They play a key role in grooming future citizens, say education authorities

K. Gunasekaran, (name changed) a Class 8 student of a Government High School at Vedar Puliyangulam, off Tirunagar near here, had the habit of spitting on roads and urinating in the open.

He also liked to roll in the mud while playing with his friends.

Similarly, his schoolmate R. Murugeswari of Class 11 (name changed) was generally untidy and reluctant to bathe daily.

But both now declare proudly that they have changed for the better after they became members of the school’s eco-club.

According to K. Muniyandi, District Environmental Coordinator working under the School Education Department, it is mandatory for every government as well as government-aided private school to create such clubs by identifying 50 interested students studying between Classes 6 and 10.

The aim of establishing the clubs is to create awareness among students of the need to protect the environment, understand the ills of environmental pollution, encourage them to contribute their mite for the prevention of global warming and teach them waste management.

Fifty students in each school-level club are divided into five groups and made to focus on different themes such as water management, land management (maintaining gardens and planting saplings), preventing air pollution, energy management and waste management.

Mandatory annual activities of the club include a training session for 30 hours, in-campus work for 40 hours and social work (off campus) for 50 hours apart from conducting an environmental awareness camp once a year, in September or December.

The Directorate of School Education pays Rs.2,500 to every school annually for financing the activities of the eco clubs. Of that, Rs. 200 should be spent for purchasing a notice board and Rs. 300 for buying equipment such as shovels and pots required for planting saplings. The rest of the money should be spent on purchasing registers to record the activities of the clubs, distributing prizes to winners of drawing, elocution and essay writing competitions conducted by the clubs, taking photographs of the events and buying refreshments for the children.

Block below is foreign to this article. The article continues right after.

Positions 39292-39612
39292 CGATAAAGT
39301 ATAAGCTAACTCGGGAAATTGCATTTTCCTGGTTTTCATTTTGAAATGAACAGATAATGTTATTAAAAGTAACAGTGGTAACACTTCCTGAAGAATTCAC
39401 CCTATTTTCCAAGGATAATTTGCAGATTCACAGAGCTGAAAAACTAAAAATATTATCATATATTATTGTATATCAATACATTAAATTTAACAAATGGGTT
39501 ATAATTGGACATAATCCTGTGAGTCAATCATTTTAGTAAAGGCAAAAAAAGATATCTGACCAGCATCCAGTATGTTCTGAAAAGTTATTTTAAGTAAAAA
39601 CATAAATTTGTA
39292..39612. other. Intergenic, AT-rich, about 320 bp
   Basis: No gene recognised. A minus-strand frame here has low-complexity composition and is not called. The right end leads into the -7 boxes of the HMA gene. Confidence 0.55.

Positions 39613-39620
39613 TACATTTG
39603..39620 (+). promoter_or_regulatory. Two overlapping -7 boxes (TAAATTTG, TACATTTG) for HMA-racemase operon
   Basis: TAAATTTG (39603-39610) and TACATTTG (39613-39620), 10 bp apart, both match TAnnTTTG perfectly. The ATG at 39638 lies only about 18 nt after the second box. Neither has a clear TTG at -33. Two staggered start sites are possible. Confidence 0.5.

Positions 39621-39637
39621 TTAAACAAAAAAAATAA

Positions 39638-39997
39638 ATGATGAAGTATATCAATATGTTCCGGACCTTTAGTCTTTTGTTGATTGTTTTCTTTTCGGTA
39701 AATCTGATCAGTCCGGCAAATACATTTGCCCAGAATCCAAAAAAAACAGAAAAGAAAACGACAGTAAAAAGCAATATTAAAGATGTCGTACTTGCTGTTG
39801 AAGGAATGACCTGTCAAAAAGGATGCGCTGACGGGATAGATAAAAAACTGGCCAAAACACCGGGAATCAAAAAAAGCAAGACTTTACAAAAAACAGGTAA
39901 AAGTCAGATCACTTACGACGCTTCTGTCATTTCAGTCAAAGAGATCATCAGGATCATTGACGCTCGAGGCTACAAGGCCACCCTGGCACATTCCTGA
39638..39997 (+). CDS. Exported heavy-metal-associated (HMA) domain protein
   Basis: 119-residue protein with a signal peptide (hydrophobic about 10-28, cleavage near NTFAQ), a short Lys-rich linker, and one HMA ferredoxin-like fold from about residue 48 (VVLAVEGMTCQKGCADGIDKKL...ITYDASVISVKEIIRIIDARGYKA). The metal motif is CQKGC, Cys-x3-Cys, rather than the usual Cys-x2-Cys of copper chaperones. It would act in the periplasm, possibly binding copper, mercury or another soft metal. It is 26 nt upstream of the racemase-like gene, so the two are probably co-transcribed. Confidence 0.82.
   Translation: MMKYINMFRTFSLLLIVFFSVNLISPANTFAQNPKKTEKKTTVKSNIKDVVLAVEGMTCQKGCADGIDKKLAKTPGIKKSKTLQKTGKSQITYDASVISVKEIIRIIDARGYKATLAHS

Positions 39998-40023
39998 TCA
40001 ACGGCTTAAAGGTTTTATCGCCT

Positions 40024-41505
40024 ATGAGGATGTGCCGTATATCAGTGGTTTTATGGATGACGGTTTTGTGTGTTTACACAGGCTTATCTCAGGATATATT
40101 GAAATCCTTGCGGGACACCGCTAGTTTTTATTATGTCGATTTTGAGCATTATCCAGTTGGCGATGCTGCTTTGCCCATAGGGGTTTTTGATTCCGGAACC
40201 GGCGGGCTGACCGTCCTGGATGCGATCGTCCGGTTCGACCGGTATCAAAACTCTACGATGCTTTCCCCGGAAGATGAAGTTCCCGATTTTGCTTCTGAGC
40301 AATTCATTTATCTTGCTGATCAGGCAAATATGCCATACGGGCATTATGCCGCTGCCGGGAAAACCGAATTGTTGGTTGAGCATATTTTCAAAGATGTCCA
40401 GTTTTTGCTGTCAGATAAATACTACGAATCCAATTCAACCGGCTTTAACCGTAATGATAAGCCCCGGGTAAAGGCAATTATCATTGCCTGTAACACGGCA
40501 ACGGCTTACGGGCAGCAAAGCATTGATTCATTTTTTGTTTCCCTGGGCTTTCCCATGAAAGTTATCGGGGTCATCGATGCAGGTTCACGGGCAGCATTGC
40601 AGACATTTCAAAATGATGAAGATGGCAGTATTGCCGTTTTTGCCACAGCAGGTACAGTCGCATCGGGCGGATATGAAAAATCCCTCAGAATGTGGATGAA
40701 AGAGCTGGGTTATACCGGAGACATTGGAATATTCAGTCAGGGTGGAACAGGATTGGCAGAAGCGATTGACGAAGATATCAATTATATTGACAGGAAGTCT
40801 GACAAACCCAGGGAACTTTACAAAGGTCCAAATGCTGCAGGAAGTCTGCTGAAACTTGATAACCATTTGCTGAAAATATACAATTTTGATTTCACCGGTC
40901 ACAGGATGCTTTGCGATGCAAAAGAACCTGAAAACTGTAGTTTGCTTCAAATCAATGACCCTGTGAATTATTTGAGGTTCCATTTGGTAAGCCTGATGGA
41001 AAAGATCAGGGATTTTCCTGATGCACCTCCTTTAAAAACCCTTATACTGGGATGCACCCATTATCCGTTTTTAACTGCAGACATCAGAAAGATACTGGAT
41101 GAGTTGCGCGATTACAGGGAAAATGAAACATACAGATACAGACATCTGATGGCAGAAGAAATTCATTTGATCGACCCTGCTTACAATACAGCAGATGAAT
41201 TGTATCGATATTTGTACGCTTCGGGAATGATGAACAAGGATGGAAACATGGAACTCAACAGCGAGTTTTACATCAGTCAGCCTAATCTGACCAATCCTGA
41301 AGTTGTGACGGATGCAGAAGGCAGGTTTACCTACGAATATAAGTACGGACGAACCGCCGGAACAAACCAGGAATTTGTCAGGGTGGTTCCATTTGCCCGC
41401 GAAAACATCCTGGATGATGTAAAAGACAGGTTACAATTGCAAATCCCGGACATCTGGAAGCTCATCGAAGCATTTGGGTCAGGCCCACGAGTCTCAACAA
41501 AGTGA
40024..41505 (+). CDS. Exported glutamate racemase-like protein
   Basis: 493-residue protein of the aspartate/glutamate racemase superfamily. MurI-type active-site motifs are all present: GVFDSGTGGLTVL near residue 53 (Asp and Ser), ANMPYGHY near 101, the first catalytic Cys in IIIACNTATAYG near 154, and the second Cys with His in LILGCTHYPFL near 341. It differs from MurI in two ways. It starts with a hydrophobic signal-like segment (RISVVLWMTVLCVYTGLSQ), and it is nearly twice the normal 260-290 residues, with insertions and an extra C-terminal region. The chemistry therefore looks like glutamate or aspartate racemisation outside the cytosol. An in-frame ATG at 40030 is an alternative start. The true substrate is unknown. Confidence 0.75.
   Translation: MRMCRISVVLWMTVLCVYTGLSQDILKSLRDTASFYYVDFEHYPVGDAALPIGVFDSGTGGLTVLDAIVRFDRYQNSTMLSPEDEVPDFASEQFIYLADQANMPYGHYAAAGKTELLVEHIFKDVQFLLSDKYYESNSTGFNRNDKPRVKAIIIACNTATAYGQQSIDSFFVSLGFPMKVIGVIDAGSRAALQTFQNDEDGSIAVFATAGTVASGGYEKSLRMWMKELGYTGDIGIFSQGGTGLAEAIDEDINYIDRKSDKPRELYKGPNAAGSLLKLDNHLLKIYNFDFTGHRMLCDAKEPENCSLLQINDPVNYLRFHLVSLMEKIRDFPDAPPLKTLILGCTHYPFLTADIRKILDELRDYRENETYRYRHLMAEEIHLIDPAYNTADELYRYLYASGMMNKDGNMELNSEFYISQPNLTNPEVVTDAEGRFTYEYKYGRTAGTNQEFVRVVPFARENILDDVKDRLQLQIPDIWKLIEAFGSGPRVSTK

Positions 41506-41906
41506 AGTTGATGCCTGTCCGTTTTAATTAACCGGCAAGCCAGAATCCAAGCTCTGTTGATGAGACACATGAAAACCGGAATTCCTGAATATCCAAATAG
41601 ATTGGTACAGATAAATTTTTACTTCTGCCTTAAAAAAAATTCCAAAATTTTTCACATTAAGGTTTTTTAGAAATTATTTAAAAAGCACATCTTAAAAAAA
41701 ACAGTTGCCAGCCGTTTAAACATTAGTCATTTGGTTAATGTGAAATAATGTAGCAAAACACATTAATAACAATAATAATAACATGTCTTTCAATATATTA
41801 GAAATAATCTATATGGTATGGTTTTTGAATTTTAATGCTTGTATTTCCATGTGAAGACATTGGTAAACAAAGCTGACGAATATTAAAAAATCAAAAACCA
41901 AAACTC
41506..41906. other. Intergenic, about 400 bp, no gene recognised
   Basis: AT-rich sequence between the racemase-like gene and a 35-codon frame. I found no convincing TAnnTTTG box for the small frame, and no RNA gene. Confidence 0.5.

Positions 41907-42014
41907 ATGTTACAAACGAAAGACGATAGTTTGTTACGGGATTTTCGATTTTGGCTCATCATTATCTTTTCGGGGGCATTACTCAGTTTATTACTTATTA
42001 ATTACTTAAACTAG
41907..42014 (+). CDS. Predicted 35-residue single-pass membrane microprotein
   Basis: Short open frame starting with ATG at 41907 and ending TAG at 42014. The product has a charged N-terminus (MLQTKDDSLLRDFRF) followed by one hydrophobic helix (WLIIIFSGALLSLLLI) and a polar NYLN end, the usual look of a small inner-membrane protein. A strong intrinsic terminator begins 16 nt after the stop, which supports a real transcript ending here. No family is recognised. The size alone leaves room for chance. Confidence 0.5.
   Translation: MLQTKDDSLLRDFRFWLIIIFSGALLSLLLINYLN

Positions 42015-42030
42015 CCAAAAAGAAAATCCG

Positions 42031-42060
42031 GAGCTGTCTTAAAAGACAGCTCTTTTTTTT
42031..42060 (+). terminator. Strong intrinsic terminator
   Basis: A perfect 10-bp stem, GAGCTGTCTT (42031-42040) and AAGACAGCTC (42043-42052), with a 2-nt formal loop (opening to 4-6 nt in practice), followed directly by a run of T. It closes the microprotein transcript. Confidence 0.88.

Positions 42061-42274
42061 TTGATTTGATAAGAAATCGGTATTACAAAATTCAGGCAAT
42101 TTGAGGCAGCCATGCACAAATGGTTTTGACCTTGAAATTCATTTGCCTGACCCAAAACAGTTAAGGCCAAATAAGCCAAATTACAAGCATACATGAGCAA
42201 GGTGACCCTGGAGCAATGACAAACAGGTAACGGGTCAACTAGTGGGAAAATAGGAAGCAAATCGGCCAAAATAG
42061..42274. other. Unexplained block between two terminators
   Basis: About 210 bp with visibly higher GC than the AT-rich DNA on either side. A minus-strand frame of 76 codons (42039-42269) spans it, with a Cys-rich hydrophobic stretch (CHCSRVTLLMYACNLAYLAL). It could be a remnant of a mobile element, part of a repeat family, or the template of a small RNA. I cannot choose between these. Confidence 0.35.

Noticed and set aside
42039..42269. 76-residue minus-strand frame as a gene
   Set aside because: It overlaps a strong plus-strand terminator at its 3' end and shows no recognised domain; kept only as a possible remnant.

C. Thenkarai Muthupillai, headmaster of a Government High School, says that generally parents are under the wrong impression that such clubs exist only in private schools.

They are not aware that these clubs exist in government schools too.

“In my school, I make use of the club to instil the importance of maintaining good health and hygiene among the children because almost all children studying in government schools are from poor families and, therefore, not likely to be aware of the rules of hygiene,” he adds.

However, the headmaster of a government-aided private school claims that eco-clubs in a majority of the schools are not functioning because of a lack of effective monitoring and delay in disbursement of the annual fund for the clubs.

Preferring anonymity, he says that eco-clubs are more involved in organising activities related to World Environment Day on June 5, World Day to combat desertification and drought on June 17, World Population Day on July 11, International Day for the preservation of the Ozone layer on September 16 and so on.

But as per the annual plan drafted by the School Education Department, the eco clubs should create herbal gardens on the school campus, divert waste water generated in the school to the trees and plants within the campus and celebrate the smokeless Bhogi festival ( a bonfire of discarded possessions).

“Though the objective behind establishing the clubs is admirable, its implementation at the ground level remains unsatisfactory. Many schools do not involve the children in anything beyond planting a few saplings because of the absence of a robust monitoring system,” he alleges.

However, M. Joy Ebenezer Getsi, Assistant Director (Eco Club), School Education Department, says that it is to make the clubs work actively and compete with one another that the State government selects three best clubs each year and gives away cash awards ranging from Rs. 1 lakh to Rs.5 lakh.

She denies that the fund flow to the eco-clubs is erratic, adding funds for the current academic year were expected to be released soon.

To date, more than 6,360 eco clubs were functioning in the State, with a membership of over 2.54 lakh students. To encourage active participation, every student who has served the eco club for 360 hours between Class 6 and 7 is given an A-grade certificate signed by the Chief Educational Officer. Likewise, students who serve for 600 hours between Class 6 and 10 are given a B- grade certificate.

“Every district has a District Environmental Coordinator who monitors the activities of eco clubs and submits periodic reports to the School Education Department. Our aim is to create eco-conscious citizens and I think we have succeeded in that,” Ms. Getsi claims.

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